dent's non-academic behavior --
particularly unjustified communi-
cations to a student's parents
without his prior knowledge, non-
academic evaluations, and restric-
tive .regulation of student organi-
zations, apartment permissions,
and driving.
2. The University should alter
the practices of the Lecture Com-
mittee and. delete portions of the
Regents' Bylaw which restricts
student programs allowed by state
and federal law.
3. SGC should strive to elimi-
nate discrimination in private or-
ganizations recognized by the Uni-
versity and in non-University
sources where students and Uni-
versity employees are involved.
4. SGC should consider all issues
which affect the student as a
member of the University, as a
resident of Ann Arbor and of
Michigan, as a citizen of the U.S.,
and as a human being. Council
members have a dual responsibil-
ity: to obtain adequate informa-
tion of all of these issues and,
when SGC might in any way be
helpful, to debate, decide, and act
without hesitation.

" Jim: Yost.
Beta Theta Pi fraternity: exe-
cutive council, house manager,
rush chairman.
The elected Student Govern-
ment Council member is primarily
responsible to the whole University
of Michigan community. That is,
he should bear in mind the atti-
tudes and opinions of the majority
of the student .body, while not ig-
noring the minority opinions. B
is also responsible to the groups
and organizations of which he is
a member and should consider
their interests as long as they are
consistent with and compatible t6
the University community.
Any SGC member who does not
involve himself with each and ev-
ery issue which comes before the
the council is not performing his
duty to the student body. For this
reason I would give full and due
consideration to all issues, regard-
less of whether they are consistent
with my own viewpoint. There are,
however, certain areas of inter-.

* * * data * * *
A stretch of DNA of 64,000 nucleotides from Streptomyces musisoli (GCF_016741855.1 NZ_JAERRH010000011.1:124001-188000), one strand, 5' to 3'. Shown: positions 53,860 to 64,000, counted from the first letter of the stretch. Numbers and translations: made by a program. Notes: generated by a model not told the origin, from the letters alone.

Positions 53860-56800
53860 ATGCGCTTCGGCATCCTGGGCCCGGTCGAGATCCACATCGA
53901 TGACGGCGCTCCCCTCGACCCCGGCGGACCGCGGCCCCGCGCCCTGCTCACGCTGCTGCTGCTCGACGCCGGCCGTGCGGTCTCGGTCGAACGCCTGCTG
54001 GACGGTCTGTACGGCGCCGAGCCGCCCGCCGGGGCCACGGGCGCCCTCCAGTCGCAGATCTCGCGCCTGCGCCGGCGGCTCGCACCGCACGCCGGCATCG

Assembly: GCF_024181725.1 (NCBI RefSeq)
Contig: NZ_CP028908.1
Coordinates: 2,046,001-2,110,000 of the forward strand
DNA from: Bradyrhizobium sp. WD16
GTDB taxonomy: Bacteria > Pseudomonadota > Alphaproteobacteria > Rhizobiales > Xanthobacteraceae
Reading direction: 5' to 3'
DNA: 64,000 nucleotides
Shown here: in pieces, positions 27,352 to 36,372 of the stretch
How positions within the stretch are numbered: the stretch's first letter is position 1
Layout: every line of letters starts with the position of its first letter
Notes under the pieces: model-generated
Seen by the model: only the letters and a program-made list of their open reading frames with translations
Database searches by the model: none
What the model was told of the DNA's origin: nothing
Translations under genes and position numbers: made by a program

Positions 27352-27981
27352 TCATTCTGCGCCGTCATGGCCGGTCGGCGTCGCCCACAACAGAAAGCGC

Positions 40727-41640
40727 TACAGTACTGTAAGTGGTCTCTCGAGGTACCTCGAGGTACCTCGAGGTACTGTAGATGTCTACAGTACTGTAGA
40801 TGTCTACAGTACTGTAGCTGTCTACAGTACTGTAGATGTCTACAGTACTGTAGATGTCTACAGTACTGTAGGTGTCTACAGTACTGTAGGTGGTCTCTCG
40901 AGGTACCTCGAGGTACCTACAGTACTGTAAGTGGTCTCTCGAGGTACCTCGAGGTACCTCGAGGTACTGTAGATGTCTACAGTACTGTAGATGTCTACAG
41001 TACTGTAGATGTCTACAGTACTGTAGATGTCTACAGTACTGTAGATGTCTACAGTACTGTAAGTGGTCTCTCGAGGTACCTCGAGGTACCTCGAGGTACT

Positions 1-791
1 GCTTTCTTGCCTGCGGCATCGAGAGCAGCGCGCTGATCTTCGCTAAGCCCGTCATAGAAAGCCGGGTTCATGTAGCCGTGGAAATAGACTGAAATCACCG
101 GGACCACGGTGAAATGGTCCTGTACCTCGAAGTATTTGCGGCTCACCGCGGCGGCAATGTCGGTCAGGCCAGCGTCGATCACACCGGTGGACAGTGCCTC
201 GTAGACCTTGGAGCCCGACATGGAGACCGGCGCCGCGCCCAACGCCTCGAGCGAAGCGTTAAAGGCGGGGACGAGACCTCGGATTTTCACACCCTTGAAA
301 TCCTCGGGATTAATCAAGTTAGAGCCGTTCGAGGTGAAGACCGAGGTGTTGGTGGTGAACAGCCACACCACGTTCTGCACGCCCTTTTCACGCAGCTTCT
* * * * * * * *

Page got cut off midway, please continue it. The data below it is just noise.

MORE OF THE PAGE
est with which I am immediately
concerned. These are: Member-
ship and bias clauses, the expres-
sion of student opinion, and the
role. of SGC in national affairs
as well as on this campus.
SGC is presently overstepping
its bounds. This body, supposed-
ly representing the entire Univer-

sity community, is concerning it-
self with national affairs upon
which student opinion on this
campus frequently is not known
and which is beyond the jurisdic-
tion of this body. The Council has
been expressing opinions, repre-
senting to "outsiders" the opinon
of the whole campus, which often
does not coincide with the actual
student opinion.
In regard to a resolution of this
shortcoming, I can only promise
that, relying on intelligent discus-
sion, I will discourage action of
this sort.

John Curry
General chairman of the the
House social chairman; house
vice-president; house president;
general chairman of the South
Quadrangle Spring Formal 1960;
The Student Government Coun-
cil representative to the Fresh-
man Rendezvous Policy Board
in Sept. 1960; Arnold Air Society.
The Student Government Coun-
cil is the only organization on
campus which represents the en-
tire student body. The elected
Student Government C o u n cil
member is chosen by the entire
student body and should strive to
give it the representation it de-
serves. Fair representation for as
many groups at our University as
possible is what I intend to
bring abouton SGC.
To dogmatically' look out only
for the interests of a particular
group or organization is not the
duty of SGC elected member.
This action belongs to the repre-
sentative of the Union, the IFC,
and the Assembly Association. If
elected by the student body at
is to direct the organization to-

Ward issues which directly con-
cern the students here on this
campus. Dealings in national is-
sues has little effect upon this
campus and should not consume
SGC time as it has in the past.
This is not to imply that SGC
should isolate itself from nation-
al issues, but to devote so much
time to these is to deprive thef

student body of representation
large, I shall represent the student
body and as many elements as
possible within it.
Primarily, my interest in SGC
concerning issues on campus. I
shall work to see that SGC"pri-
marily concerns itself with cam-
pus problems.
Non-academic evi'luations such
as those used by the Department
of Chemistry should be abolished.
Such an evaluation concerning a
student's emotional stability and
other personal items cannot be ac-